by Ivo Blackheart
To hear those who knew Sir Riccardo Di Pissa speak of him is to hear a string of absolutes glued together by places and names.
Described as “the largest personality,” “the loudest,” “the most fun” and “the archetypal Lion,” people said when Riccardo set foot on site, he embraced the game with both arms and was determined to live his SCA life to the fullest, having as much fun as humanly possible while doing it.
Knighted in summer of 1981, Riccardo was one of the informal group of knights considered a first generation of native chivalry by today’s standards. The Kingdom, not even five years old at the time, was still in its infancy with new members learning what it was to be Ansteorra, and longer-standing members learning the same following the kingdom’s separation from Atenveldt.
Riccardo came into his element as an energetic prankster, fighter, bombast, royalist, flirt, and ad hoc thespian. Those who knew him said he never turned down a chance to have fun, or to encourage others to do the same with him. The energy and enthusiasm he put into both the the society and the people around him was recognized for its full worth in 1982 when he was made a Lion by King Lloyd II & Queen Joselyn II.
Count Jan, Riccardo’s knight and third king of Ansteorra, spoke of the man’s antics and accomplishments during a recent interview.
One such adventure saw Ricardo travel to Atenveldt as royal entourage with the specific intent of winning the prize for best death that day, a dramatic flare that the Atenveldt crown was actively encouraging. Towards that end, Ricardo fell to the ground in several dramatic ways that day. But, Jan recalled, the theatrics did not stop with the tournament.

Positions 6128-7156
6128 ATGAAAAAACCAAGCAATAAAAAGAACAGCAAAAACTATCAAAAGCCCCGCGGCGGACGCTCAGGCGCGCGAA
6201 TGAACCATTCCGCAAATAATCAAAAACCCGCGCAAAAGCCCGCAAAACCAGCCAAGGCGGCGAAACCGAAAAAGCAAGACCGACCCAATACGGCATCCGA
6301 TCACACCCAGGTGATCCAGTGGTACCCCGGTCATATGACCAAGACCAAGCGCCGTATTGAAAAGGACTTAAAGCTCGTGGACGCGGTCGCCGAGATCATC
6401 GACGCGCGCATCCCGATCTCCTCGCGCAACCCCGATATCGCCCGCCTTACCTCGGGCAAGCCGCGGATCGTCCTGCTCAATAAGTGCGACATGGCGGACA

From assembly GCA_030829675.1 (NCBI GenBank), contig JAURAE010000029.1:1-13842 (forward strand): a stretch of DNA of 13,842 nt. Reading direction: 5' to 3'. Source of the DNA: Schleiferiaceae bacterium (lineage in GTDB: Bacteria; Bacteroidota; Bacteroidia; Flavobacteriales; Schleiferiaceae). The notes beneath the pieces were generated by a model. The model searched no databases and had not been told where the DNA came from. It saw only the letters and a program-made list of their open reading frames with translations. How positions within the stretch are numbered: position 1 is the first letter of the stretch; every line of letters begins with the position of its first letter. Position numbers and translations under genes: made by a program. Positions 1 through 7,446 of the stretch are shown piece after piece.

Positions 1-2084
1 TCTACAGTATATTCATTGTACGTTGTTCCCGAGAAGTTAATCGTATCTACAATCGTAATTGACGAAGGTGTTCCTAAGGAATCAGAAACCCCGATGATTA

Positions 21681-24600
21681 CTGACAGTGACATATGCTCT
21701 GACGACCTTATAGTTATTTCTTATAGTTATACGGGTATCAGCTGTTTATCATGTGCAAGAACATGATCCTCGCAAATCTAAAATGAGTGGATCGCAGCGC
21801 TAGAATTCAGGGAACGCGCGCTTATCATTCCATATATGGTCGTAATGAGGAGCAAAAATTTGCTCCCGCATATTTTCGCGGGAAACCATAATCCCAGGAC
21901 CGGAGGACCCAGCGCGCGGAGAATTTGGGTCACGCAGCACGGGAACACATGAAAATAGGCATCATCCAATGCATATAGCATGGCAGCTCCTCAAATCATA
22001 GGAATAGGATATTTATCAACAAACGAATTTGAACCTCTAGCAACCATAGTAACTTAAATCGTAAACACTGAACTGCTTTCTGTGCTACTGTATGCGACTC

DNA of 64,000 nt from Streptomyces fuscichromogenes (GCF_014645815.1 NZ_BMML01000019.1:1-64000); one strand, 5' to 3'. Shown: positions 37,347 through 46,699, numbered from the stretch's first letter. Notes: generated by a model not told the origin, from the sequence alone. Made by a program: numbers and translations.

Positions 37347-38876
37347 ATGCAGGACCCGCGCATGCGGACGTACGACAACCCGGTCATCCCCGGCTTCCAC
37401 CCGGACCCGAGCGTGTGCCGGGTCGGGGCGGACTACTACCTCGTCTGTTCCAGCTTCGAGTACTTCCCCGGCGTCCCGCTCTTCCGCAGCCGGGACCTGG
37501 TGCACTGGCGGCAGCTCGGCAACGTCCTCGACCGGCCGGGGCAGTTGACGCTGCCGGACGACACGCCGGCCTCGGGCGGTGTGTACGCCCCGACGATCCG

That night at feast, Riccado took on the role of poison tester, tasting every piece of food and sipping every glass that was presented before the Ansteorra crown. When not taking on the role of poison tester, he stood at the King’s side throughout the meal, rather than sit down and join in the meal.
The example set by Riccardo had a dramatic effect on the presence of the feasters that night. As the meal went on, Knights rose to stand next to their king or nobles in like fashion, some even tasting the food as well. What had started as a friendly meal had taken on a distinct level of formality, fun, and a distinct medieval flair by the last remove.
In the tournament of Lyons in Bejornsburg, Jan was unable to attend due to health considerations, but Riccardo didn’t pass up an opportunity. Riccardo impersonated his knight so that Jan’s presence would not be missed. Those present later agreed that the man’s gestures, swagger, attitude, and speech were a worthy invocation of the kingdom’s third monarch.
During a later crown tournament, he entered court with his squires flanking him and a group of hired drummers in tow, adding musical accompaniment to his entrance. And at another Crown, he sent his letter of intent in calligraphied Italian. No one in the court could actually read it, but it was still considered both impressive and typical of Riccardo.
The man’s larger-than-life presence was not limited to the list field or the event,.
“He played his persona to the hilt,” said Jan, saying he was also a fun-loving “dirty old man” who never hesitated to compliment a woman, but always knew when to end the joke before someone was truly offended.
At a fighter practice, he ambushed the local heavy fighters by armoring some of the local rapier community and giving them spears, leading them in a surprise attack on the unsuspecting chivalric fighters.
“The marshals today would have a conniption fit if we did something like that,” Jan said.
One contemporary recalled his frequently greeting acquaintances with “Hello, my name is Sir Riccardo di Pisa. Oh, I see you’ve heard of me? Good, that is how it should be!”